STORY: It’s work.

ALMOND: It’s work. And it’s decision making.

STORY: During your time as a reporter, were you writing short stories? Are those what became (the story collection, his first) My Life In Heavy Metal?

ALMOND: No, no. I wish. It was a much longer apprenticeship than that. I worked daily newspapers, weekly newspapers. At the weekly paper, I was starting to write scenes, develop characters, not out of imagination but good non-fiction narrative writing.

STORY: You weren’t publishing any fiction stories then?

ALMOND: No. I was going home and reading Harper’s Magazine and The New Yorker… Some stories I would read and go, “Man, those people are really doing the amazing, human work. They’re asking the really internal questions.” Meanwhile I’m just running around trying to be an investigative reporter. I’m just trying to nail people for my editors, to make news and maybe sell some futons. In the end, I could see that that’s sort of all that I was up to.

And I’m not trying to downgrade what the newspaper writers and reporters are doing, or ignore the moral ambitions they have, but to me I had this idea of: “There’s literature, and then there’s just this echo-y communication.” With that said, the last piece I did for that paper was actually a very interesting piece of narrative non-fiction…a very important piece of writing for me.

Really, the whole last two years I was at that newspaper I was sneaking to FIU to where the writer John Dufresne had this free workshop that he let people sit in on. [It was] something that was so staggeringly generous. Now as a writer… in my mid-late forties, [I’m] thinking “How the hell did he do that?”…He had so many demands on his time from his students, and his writing, and his family. Yet every Friday he would sit outside at this table, with a whole bunch of people just like me who were community members, some students, who just wanted to write. And he read our shit, and gave us responses. We had a humble workshop.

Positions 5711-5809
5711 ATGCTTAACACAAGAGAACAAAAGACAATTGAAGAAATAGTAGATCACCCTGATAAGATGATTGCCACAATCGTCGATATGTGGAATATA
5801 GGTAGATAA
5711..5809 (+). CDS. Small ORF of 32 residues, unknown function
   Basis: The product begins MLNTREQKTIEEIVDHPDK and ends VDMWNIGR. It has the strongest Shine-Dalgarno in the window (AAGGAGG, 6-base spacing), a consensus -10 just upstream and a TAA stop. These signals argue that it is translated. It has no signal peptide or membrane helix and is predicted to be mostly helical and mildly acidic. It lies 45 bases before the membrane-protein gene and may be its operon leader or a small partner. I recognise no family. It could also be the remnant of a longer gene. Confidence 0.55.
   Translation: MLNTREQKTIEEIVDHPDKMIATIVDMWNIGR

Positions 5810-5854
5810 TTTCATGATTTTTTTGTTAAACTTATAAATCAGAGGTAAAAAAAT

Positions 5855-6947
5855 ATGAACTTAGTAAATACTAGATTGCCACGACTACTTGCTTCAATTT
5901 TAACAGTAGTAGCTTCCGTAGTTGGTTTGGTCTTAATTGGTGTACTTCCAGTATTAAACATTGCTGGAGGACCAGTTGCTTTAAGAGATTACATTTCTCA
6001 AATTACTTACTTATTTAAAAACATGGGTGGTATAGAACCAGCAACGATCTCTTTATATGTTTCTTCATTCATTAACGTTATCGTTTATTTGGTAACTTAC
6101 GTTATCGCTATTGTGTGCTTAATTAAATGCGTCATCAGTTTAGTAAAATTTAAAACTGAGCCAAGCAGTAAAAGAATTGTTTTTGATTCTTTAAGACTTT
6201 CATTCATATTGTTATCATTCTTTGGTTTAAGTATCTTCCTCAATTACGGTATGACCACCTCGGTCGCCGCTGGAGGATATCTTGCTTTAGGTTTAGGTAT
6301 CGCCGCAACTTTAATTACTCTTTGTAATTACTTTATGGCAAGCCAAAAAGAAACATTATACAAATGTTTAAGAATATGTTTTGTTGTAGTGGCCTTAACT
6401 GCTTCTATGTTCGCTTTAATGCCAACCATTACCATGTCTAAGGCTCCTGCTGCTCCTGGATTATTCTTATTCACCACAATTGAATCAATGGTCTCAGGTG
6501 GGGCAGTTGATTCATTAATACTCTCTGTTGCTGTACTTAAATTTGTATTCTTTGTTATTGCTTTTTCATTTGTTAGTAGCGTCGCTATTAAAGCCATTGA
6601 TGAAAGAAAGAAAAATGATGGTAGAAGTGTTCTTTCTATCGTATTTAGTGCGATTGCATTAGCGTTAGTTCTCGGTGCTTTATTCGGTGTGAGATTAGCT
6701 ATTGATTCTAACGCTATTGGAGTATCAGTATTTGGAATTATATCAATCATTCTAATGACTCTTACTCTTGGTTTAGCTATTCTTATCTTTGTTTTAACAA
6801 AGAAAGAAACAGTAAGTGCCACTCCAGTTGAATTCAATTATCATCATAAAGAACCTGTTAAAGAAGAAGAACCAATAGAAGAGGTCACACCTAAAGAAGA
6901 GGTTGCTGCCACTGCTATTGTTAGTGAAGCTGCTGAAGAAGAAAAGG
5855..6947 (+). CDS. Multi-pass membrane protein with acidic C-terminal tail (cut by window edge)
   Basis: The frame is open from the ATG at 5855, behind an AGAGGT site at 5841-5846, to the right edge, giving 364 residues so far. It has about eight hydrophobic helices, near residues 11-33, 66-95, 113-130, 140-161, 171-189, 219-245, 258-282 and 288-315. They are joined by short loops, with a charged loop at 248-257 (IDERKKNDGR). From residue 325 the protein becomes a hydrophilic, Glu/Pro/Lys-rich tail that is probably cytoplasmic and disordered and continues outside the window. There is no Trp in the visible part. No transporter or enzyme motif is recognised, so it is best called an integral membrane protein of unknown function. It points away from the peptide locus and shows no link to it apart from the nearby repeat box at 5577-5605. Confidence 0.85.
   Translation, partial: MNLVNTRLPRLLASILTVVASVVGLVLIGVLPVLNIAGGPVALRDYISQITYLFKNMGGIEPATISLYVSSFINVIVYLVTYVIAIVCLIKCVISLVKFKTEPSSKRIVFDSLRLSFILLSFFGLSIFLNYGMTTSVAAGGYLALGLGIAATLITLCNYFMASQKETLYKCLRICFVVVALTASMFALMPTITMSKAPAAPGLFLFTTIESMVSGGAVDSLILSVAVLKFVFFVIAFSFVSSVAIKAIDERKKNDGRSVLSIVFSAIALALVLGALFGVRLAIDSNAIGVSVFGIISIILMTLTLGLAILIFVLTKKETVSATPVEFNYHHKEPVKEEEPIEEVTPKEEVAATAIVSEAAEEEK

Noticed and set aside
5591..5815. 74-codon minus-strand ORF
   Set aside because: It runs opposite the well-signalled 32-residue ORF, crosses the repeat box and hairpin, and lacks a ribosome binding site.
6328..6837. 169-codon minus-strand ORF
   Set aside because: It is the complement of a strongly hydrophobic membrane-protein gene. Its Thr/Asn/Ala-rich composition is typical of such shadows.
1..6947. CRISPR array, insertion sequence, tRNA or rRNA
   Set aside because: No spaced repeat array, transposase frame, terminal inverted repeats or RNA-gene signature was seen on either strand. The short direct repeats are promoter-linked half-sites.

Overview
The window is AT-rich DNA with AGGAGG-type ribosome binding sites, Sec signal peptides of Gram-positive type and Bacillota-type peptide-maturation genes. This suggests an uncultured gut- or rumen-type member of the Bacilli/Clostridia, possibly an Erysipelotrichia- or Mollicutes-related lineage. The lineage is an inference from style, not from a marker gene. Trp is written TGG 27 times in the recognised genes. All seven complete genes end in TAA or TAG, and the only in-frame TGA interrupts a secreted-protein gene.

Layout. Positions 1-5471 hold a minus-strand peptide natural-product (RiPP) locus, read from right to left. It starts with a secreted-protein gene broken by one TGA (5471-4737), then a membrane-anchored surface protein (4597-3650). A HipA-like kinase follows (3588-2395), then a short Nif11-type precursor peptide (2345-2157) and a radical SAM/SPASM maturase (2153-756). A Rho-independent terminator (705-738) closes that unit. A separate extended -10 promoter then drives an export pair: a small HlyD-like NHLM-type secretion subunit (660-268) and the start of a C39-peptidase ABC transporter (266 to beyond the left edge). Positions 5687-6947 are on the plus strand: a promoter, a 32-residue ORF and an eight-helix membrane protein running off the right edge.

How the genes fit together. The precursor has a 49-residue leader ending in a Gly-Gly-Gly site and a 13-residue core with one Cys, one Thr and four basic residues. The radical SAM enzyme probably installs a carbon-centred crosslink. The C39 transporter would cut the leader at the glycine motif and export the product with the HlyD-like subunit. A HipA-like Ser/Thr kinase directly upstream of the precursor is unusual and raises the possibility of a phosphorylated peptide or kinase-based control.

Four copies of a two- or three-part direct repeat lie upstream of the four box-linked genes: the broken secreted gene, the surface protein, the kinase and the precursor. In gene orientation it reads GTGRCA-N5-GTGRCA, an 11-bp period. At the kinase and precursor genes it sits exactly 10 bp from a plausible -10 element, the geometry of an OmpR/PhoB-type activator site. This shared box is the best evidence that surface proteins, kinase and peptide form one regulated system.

STORY: On the spot?

ALMOND: No, we would submit it. He would read them and then come to this prepared to talk. I mean, he wasn’t paid. I cannot explain to you how saintly it was of John Dufresne to do that, how important it was for me to have that community and regard. He let me audit his classes at FIU, too. And that was my way of sort of sticking my toe into the world of writing, thinking, “Is this something that I could do?”

STORY: That’s amazing.

ALMOND: Yeah. It took awhile though. I mean, I applied to MFAs, didn’t get into any. Then I applied again to like twenty, and I got into like two. I finally went off, after two years of writing on my own. Then I spent three or four years in graduate school and then another three or four years writing pretty dreary stories…Trying to imitate Denis Johnson or whoever… The point is that there was sort of a five or six year period where I was writing—not terrible stories. I mean, they were getting published, but they weren’t deeply honest or what I wanted to be making.

So then, the stories that ended up being in My Life in Heavy Metal were really written when I was thirty-four, thirty-five. They were written after I had gotten tired of just not being more truthful. With those stories I started writing what was really on my mind and heart, which was: desire in various forms, anguish about concerns like “Am I ever going to find the right one?” and all the self-destructive things you do when you are younger and haven’t yet figured your shit out…I don’t mean to be discouraging, but it took me awhile to get there, to where I was writing those kinds of honest stories.